Context.—

Patients with perforated appendicitis are often managed with antibiotic therapy followed by a delayed appendectomy. Histologic features of such specimens have been incompletely described, especially in the recent literature.

Objective.—

To describe the histomorphology of interval appendicitis with a focus on features that could mimic important conditions, such as infections, Crohn disease, and mucinous neoplasms.

Design.—

Histologic evaluation of 100 interval appendectomy specimens with clinical and radiologic correlation.

Results.—

A total of 54 of the 100 patients (54%) had radiologic evidence of appendiceal perforation, and 97% were treated with intravenous and/or oral antibiotic therapy prior to appendectomy. Percutaneous drains were placed in 34 cases (34%). Common histologic findings included mural eosinophilic infiltration (54%), periappendiceal fibrosis (54%), and xanthogranulomatous inflammation (31%). Periappendiceal fibrosis was frequent among patients with radiologic evidence of perforation. Nine cases (9%) featured pulse granulomata associated with fecal material. Epithelioid granulomata were detected in 6% of cases and were confined to mucosal lymphoid follicles in all cases. Only 4 of these were accompanied by mural lymphoid aggregates that raised the possibility of Crohn disease. Changes mimicking mucinous neoplasms were more common: 14% of cases (14 of 100) displayed goblet cell hyperplasia, 15% (15 of 100) contained diverticula, and 16% (16 of 100) showed mural or periappendiceal mucin pools.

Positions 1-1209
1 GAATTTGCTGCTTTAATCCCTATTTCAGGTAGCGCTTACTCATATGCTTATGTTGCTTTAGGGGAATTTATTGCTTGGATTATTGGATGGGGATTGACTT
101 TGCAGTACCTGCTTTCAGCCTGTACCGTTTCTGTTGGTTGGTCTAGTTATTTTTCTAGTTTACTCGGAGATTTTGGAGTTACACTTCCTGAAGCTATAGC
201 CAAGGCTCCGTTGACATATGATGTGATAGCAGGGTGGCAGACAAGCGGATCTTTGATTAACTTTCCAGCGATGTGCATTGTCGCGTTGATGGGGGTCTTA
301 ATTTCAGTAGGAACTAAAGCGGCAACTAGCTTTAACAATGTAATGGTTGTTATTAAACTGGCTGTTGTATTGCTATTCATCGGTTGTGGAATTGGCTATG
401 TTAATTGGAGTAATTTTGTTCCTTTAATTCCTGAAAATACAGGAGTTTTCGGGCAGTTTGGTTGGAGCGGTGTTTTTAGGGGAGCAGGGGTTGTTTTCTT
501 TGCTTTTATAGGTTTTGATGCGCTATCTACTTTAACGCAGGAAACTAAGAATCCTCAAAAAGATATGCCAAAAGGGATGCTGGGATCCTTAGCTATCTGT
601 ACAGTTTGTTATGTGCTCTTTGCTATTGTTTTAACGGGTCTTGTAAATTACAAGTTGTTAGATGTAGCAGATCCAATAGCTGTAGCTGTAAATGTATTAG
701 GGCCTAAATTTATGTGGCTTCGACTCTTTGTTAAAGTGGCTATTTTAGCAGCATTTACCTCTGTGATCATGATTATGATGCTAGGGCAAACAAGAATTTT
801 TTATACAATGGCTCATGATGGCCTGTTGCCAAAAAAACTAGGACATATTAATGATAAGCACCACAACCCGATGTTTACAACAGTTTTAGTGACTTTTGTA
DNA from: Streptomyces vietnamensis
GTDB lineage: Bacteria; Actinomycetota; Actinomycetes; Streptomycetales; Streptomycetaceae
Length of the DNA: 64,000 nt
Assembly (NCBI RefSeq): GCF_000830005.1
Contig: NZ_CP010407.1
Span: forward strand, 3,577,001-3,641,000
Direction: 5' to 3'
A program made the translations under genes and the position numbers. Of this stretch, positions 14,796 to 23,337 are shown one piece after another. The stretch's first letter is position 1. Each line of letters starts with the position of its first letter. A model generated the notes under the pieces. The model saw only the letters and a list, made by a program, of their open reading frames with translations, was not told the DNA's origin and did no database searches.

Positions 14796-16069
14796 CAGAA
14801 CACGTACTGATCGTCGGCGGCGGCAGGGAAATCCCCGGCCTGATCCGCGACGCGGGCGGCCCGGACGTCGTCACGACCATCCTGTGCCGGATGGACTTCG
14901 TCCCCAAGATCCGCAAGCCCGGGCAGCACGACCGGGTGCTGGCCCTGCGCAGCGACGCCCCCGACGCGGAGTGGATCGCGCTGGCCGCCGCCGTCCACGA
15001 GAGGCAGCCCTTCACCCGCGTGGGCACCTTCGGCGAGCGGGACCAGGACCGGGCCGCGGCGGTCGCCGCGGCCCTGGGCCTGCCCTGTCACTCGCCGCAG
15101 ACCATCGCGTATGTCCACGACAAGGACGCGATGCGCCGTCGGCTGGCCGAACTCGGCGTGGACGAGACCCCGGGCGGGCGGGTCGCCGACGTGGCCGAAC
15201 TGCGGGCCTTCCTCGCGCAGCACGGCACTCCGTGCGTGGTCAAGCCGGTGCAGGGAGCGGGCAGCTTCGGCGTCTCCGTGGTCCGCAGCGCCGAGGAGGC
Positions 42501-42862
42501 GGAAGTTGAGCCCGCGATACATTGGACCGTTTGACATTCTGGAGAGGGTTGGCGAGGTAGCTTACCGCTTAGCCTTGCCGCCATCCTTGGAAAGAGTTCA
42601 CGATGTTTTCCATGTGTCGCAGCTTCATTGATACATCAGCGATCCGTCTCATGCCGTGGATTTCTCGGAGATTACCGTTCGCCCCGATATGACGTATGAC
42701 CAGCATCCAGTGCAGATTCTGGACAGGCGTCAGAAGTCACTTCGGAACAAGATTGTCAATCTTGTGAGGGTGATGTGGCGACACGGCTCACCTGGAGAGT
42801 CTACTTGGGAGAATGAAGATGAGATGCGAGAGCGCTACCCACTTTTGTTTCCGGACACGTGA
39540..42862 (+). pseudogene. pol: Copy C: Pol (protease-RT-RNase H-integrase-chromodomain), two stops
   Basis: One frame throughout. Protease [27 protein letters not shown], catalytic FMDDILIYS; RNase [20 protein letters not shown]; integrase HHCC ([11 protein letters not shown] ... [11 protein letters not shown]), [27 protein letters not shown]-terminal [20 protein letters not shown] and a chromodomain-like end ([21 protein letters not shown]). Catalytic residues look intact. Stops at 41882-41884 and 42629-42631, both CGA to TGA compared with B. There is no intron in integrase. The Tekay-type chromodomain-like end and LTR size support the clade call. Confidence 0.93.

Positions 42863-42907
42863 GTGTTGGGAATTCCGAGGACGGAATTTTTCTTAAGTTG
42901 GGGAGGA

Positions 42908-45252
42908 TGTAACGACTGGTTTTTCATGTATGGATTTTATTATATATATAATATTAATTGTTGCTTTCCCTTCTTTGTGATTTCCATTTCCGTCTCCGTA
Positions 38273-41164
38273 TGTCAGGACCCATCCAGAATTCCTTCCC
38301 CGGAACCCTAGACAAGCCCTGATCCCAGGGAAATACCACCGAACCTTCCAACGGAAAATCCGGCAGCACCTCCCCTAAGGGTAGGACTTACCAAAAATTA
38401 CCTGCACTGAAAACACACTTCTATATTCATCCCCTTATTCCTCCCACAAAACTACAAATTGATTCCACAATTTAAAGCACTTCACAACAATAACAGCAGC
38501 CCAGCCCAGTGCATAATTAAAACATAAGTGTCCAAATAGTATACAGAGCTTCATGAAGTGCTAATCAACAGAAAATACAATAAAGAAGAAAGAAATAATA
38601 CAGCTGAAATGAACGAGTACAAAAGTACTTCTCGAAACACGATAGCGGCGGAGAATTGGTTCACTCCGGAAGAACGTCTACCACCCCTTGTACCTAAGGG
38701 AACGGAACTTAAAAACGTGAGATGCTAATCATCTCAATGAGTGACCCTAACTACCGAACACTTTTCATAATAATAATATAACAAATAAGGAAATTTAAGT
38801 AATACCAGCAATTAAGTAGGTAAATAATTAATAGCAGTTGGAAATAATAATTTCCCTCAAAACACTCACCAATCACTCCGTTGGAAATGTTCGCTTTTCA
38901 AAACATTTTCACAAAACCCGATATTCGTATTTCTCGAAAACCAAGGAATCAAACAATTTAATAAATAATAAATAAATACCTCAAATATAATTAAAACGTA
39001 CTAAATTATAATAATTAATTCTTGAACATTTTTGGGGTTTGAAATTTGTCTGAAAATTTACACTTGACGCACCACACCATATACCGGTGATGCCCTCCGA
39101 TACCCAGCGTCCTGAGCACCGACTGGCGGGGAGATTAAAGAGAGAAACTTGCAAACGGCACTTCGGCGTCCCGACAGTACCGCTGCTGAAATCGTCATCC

Conclusions.—

Although interval appendectomy specimens occasionally contain inflammatory infiltrates that mimic infections and/or Crohn disease, changes that can be confused with mucinous neoplasms are more frequently encountered.

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Author notes

The authors have no relevant financial interest in the products or companies described in this article.